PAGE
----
“That makes care less costly and more valuable, not only to the health system, but to the patients, society, and the community.  The question we need to ask ourselves is how we can go upstream faster, more efficiently, and more effectively.  We have to think about efficiency, effectiveness, and reliability.” 

“At Atrius Health, when we think about the uses of data and analytics in the value-based environment, the theme is trying to swim upstream to get to prevention.”

Getting as far ahead of negative outcomes as possible is the key to successfully transitioning to a value-based world, agreed Rebecca Williams, RN, Care Coordination Management at St. Joseph Hospital.

“It’s very important to look at outcomes, but by the time we’re looking at outcomes for chronic disease, it’s almost too late,” she said at the 2016 Value-Based Care Summit in Boston. 

“We want to keep people healthy.  It’s very important to care for patients who are already sick, of course, but what if we could dial that back a little bit and start looking at the 30-year-old whose blood sugars are just starting to tip over the edge?”

“You want to start looking at risk stratification, predictive analytics, and being able to proactively address the future instead of reacting to the past” to begin seeing financial rewards from participating in value-based initiatives, she said.


Shifting from the fee-for-service mentality into a proactive, value-driven environment built on a foundation of risk-based population health management can be a daunting prospect for providers who are not used to taking a proactive approach to care.

The first step for developing a population health program that includes any sort of financial incentive is to define the group of patients for which the provider will be accountable.  Setting parameters on the patients involved in a value-based arrangement allows payers and providers to understand the challenges ahead of them and agree upon benchmarks for success.

“Know your population.  That’s number one,” says Chip Howard, Vice President of Payment Innovation at Humana.  “Every provider has to be sure about how they are being measured and where their opportunities for improvement lie.  They can’t do that without knowing their population.”

Once the organization has decided upon a population to manage, and understands the conditions, events, or costs by which they will be measured, it can start to examine the risk levels involved. 

This task requires a familiarity with basic data science techniques, including how to identify relevant data sources, how to extract and normalize this data, and how to create a methodology for synthesizing information into a standardized risk score.

Healthcare organizations can take a shortcut through this part of the process by purchasing an off-the-shelf vendor solution for population health management, risk scoring, and risk stratification.  As interest in data-driven population health picks up, the number of vendors offering innovative, cost-effective products is on the rise, says KLAS.

Source: KLAS Research

When choosing a population health management package, KLAS recommends that providers ensure the offering can meet identified core needs, gather and analyze data from disparate sources with few aggregation problems, and provide cost-effective and workflow-friendly results that will help to achieve a return on the investment.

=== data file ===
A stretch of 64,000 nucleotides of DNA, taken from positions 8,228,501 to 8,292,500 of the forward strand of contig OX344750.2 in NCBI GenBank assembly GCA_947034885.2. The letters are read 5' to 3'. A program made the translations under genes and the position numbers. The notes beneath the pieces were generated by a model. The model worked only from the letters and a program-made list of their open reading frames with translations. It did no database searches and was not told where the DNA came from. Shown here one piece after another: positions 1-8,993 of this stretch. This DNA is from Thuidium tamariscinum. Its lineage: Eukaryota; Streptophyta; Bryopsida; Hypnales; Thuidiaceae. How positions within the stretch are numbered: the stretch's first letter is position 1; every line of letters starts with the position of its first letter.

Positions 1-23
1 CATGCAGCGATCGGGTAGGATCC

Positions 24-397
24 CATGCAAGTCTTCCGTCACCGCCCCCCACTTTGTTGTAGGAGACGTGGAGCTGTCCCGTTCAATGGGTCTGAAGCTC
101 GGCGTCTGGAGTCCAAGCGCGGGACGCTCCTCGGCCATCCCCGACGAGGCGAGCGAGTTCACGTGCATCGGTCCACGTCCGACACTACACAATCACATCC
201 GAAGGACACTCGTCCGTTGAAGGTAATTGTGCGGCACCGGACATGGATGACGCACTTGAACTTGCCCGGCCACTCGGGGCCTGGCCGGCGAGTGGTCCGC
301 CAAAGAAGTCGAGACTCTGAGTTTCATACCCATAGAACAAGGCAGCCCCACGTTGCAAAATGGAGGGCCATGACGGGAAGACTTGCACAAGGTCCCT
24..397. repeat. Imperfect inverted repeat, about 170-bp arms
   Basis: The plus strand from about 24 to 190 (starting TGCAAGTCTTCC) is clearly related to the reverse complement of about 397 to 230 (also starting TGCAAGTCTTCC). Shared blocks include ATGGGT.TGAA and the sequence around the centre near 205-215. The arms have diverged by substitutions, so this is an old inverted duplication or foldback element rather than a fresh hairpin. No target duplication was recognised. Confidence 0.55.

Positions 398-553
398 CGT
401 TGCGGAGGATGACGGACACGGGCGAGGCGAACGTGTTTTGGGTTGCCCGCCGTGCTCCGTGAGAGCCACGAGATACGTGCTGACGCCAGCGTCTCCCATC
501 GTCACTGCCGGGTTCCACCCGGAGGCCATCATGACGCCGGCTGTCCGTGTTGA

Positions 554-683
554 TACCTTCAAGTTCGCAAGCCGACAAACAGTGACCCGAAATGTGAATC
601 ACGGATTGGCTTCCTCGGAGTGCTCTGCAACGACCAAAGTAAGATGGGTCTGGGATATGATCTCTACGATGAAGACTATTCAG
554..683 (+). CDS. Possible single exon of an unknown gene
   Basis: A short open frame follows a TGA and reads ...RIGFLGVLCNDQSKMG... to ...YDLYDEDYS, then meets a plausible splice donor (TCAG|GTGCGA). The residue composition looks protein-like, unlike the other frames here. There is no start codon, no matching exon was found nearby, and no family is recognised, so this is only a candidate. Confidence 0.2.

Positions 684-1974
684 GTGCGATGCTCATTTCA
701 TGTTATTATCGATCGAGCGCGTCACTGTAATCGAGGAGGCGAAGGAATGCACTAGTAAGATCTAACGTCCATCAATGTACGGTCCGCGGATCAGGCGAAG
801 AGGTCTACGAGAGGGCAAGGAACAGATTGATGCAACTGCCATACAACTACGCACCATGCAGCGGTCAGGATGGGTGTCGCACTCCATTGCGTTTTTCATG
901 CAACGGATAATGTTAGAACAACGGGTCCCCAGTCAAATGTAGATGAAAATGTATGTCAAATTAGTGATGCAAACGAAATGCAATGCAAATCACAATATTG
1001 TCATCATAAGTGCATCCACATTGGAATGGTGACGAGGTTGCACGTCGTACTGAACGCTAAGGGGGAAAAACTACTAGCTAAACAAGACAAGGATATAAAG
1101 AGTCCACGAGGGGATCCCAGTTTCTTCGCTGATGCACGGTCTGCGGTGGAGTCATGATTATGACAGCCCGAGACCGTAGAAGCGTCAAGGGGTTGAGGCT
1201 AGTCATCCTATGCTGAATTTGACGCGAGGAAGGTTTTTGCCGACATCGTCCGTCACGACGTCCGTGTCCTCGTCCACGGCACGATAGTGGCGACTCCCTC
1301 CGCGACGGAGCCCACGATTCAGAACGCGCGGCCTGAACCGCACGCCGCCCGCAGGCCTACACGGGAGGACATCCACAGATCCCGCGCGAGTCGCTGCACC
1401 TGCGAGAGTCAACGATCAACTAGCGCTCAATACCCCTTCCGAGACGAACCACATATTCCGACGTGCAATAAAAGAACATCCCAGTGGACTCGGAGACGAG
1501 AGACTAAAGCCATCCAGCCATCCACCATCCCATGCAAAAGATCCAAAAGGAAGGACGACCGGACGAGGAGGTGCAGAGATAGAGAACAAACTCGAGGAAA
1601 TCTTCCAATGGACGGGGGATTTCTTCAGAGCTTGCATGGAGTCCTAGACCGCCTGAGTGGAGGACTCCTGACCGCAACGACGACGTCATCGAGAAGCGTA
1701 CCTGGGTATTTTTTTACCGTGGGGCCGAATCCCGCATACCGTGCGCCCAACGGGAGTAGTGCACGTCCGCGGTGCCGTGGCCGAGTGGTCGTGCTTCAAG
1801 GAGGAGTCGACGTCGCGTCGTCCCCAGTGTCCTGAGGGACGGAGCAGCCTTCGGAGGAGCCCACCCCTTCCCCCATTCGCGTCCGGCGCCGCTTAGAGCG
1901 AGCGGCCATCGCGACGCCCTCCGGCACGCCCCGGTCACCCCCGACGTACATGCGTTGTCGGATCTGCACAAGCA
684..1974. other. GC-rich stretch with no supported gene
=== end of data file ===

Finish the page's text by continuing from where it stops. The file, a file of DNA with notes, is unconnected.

Regardless of whether an organization is looking to purchase a vendor solution or develop their population health management tools in-house, providers must have a firm grasp on what data is accessible, how clean, complete, and accurate it is, and what it can tell clinicians about the patient story.

“Learn what data sources are available and make sure you take advantage of them,” Howard suggested.  “Some payers distribute raw claims data for providers to use for analytics.  That’s a great, rich source of information.”

At Community Care North Carolina, a state-wide care management initiative covering the majority of Medicaid patients in the region, claims data combines with a number of other information sources to give more than 1800 primary care practices increased insight into patient risk and population health.

“We are using statewide Medicaid claims data complemented by data from other sources, including real-time hospital admission, discharge, and transfer (ADT) data from about 80 percent of the hospitals across the state,” explained Annette DuBard, MD, MPH, Director of Informatics, Quality, and Evaluation at Community Care North Carolina.

“We are also using laboratory data and state vital statistics data to build a shared utility for the whole state to use in ways that target patients more intelligently for specific care management interventions and speed up the cycle of quality improvement.  We have full visibility into Medicaid claims, including hospital utilization and pharmacy utilization, thanks to how willing the state has been to partner with us.”

Between 2014 and 2015, CCNC’s efforts produced a 5 percent drop in total Medicaid costs along with a 26 percent reduction in inpatient admissions and half the number of preventable readmissions, DuBard added.

Electronic health record data is also likely to be a mainstay of risk analytics, since the majority of clinical patient data flows through the EHR. 

“Every provider has to be sure about how they are being measured and where their opportunities for improvement lie.”

EHR-based risk scores have been in wide usage for years, predicting everything from dementia and diabetes to surgical outcomes and suicide risks.

However, while EHRs can be a powerful tool for predicting a specific outcome for an individual, they can fall short of meeting the larger population health management needs of accountable care organizations or providers in the same local area where each member is using a different electronic health record system.

“A person gets his or her care in a community,” pointed out Bharat Sutariya, CMO and Vice President of Population Health at Cerner Corporation.  “Even in the most concentrated health system, a patient doesn’t necessarily get all of his own care in a one single health system, let alone into one single venue with one EHR.”